dividends. The equity ratio remains over 40 per cent even after the
the parent company’s to EUR 9.8 million. The Board of Directors
dividend payout.
will propose to the Annual General Meeting that will convene on
April 6, 2006 that a dividend of EUR 0.280 per share be paid for
Group Structure
the Series A shares and EUR 0.273 per share for the Series K shares,
The companies included in the Group are the parent company
to a total of EUR 2.5 million. In addition, the Board of Directors
Tulikivi Corporation, its fixed establishment in Germany, Tulikivi
will propose to the Annual General Meeting that it donate EUR
Oyj Niederlassung Deutschland, and the subsidiaries Kivia Oy, AWL-
50 000 from distributable funds to the Juuka Stone Museum and
Marmori Oy, Tulikivi U.S., Inc. and OOO Tulikivi Russia, which
Stone Village Foundation to support scientific research.
was set up in Russia during the financial year. The stone business
development company Stone Pole Oy is an associated company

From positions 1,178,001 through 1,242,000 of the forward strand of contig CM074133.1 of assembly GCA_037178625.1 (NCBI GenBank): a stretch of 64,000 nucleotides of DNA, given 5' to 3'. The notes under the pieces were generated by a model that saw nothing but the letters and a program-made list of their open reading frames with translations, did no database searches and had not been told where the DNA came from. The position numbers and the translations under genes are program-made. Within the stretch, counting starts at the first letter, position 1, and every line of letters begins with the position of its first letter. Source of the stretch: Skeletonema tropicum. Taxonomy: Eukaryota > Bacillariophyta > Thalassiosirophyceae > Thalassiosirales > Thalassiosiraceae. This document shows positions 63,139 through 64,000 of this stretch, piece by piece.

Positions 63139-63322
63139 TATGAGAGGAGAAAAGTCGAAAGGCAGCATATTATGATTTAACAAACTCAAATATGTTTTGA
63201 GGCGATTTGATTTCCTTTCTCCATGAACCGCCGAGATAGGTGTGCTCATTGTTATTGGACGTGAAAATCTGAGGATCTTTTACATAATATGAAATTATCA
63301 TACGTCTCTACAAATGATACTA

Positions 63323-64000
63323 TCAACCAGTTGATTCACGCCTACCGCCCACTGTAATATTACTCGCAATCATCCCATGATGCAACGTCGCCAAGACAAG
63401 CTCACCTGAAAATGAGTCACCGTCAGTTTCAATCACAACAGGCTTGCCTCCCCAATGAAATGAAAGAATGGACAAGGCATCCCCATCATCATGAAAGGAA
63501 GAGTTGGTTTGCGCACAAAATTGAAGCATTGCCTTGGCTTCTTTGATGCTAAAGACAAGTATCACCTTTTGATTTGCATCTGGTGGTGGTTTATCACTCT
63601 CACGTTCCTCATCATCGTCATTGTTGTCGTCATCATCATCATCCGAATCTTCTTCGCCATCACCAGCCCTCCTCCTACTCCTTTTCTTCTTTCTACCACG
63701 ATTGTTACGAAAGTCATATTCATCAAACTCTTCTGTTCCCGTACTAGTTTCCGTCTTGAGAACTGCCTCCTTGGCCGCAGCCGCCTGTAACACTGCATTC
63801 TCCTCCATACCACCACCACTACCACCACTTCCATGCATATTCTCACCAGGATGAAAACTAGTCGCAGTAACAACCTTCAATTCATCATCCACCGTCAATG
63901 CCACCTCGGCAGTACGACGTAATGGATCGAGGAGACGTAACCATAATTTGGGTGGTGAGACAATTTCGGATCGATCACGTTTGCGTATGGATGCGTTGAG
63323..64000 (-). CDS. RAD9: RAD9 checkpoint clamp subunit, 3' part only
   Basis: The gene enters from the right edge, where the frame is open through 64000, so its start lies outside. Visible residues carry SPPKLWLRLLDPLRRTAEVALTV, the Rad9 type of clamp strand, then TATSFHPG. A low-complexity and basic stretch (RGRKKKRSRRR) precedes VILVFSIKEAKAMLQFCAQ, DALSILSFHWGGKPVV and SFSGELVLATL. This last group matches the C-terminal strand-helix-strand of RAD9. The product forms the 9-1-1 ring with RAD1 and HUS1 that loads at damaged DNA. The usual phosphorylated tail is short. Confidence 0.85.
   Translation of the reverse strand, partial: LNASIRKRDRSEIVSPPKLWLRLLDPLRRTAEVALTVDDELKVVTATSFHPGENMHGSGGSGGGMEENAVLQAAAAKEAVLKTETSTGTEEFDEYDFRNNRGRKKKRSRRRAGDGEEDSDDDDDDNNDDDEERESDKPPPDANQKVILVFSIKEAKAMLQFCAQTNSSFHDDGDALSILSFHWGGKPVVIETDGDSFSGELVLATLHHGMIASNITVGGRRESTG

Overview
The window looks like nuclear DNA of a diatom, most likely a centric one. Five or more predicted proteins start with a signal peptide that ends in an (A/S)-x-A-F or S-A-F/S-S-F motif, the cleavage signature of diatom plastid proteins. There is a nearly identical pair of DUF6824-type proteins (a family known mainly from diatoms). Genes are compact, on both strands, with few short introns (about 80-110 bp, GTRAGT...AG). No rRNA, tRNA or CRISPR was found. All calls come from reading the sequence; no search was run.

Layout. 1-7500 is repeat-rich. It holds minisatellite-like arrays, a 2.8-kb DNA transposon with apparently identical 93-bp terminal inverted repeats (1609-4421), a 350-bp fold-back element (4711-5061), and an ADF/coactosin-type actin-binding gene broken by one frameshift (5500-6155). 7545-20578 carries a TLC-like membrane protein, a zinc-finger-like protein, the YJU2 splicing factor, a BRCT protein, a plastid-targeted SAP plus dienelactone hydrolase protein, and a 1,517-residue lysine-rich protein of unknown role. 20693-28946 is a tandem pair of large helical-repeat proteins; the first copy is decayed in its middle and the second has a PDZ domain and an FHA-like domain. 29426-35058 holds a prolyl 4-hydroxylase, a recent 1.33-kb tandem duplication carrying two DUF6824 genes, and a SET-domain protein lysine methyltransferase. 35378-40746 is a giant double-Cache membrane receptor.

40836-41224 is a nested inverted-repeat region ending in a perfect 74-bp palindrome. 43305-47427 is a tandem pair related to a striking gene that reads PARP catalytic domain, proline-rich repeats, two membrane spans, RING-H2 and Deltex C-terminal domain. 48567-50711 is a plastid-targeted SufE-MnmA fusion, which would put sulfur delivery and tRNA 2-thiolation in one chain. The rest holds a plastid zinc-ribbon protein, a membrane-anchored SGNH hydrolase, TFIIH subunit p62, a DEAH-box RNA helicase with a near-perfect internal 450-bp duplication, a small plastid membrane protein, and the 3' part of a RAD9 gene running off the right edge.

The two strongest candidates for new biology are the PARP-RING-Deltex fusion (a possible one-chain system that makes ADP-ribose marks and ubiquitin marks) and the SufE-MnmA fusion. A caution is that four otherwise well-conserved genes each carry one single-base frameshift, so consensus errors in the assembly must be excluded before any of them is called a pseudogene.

of Tulikivi Corporation. Group companies also include Tulikivi
Vertriebs GmbH and The New Alberene Stone Company, Inc.
EARNINGS PER SHARE, EUR
OPERATING PROFIT, MEUR
0.60
0.50
8
0.51
0.48
0.48
7
0.40
6.3
5
0.39
0.34
0.30
6.3
5.1
4.2
4
0.27
3.2
3
0.20
2
0.10
1
0
0
2001
2002
2003
2004
2005
2001
EQUITY/SHARE, EUR
2.95
2002
2003
2004
2005
Effect of one off items
Effect of one off items
3.00
6.6
6
2.85
RETURN ON EQUITY, %
P/E RATIO
30
2.80
2.68
18
2.54
17.0
16
2.50
14.9
15.4
14
2.00
13.2
25
20
12
10
1.50
15
8.6
12.1
8
1.00
4
17.9
14.8
9.2
10
6
0.50
18.7
18.7
5
2
0
0
0
2001
2002
2003
2004
2005
2001
2002
2003
2004
2005
2001
2002
Effect of one off items
27
T U L I K I V I 2005
2003
2004
2005
FINANCIAL STATEMENTS
Consolidated Financial Statements, IFRS
Consolidated Income Statement
EUR 1 000
Note
Jan. 1 - Dec. 31, 2005
Jan. 1 - Dec. 31, 2004
2
58 642
55 291
Other operating income
4
Increase / decrease in inventories of finished goods and in work in progress
Production for own use